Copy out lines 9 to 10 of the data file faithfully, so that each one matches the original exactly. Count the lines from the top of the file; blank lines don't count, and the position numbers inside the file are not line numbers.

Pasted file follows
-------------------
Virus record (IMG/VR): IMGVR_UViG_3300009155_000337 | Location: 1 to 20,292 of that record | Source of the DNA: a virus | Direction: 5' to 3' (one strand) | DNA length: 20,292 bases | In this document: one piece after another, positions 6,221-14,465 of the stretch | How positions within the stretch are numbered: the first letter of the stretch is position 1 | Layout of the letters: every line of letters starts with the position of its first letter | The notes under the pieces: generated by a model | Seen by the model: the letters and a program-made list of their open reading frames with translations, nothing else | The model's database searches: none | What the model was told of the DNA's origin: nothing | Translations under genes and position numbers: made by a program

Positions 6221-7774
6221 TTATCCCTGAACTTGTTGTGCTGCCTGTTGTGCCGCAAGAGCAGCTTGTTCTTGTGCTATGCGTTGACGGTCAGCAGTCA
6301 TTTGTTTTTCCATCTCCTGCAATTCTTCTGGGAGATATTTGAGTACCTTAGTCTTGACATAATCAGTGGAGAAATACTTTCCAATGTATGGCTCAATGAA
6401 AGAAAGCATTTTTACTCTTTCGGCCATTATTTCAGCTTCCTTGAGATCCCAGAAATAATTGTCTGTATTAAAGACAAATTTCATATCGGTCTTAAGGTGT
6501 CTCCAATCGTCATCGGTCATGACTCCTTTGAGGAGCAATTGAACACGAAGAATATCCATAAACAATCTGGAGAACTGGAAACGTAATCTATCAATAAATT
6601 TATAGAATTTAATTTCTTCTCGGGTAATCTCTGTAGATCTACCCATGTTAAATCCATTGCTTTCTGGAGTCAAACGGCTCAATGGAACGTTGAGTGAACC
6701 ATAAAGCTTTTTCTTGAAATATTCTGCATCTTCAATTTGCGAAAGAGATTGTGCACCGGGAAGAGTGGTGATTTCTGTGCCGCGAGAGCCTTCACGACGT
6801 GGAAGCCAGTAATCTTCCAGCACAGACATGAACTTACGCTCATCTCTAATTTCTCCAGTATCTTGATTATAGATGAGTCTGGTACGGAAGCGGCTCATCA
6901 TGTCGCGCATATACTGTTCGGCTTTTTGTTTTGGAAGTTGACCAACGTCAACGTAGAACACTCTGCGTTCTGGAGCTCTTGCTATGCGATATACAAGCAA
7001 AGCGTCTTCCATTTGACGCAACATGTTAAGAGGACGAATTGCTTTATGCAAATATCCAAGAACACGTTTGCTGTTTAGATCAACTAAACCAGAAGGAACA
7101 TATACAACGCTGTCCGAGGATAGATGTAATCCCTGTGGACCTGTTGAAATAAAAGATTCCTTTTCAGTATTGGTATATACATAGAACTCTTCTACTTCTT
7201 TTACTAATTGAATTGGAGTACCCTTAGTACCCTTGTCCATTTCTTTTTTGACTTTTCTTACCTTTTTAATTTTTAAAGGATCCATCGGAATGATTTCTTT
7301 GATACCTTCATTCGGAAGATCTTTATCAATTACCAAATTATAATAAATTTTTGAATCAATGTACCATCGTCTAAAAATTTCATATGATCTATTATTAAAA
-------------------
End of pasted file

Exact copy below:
6801 GGAAGCCAGTAATCTTCCAGCACAGACATGAACTTACGCTCATCTCTAATTTCTCCAGTATCTTGATTATAGATGAGTCTGGTACGGAAGCGGCTCATCA
6901 TGTCGCGCATATACTGTTCGGCTTTTTGTTTTGGAAGTTGACCAACGTCAACGTAGAACACTCTGCGTTCTGGAGCTCTTGCTATGCGATATACAAGCAA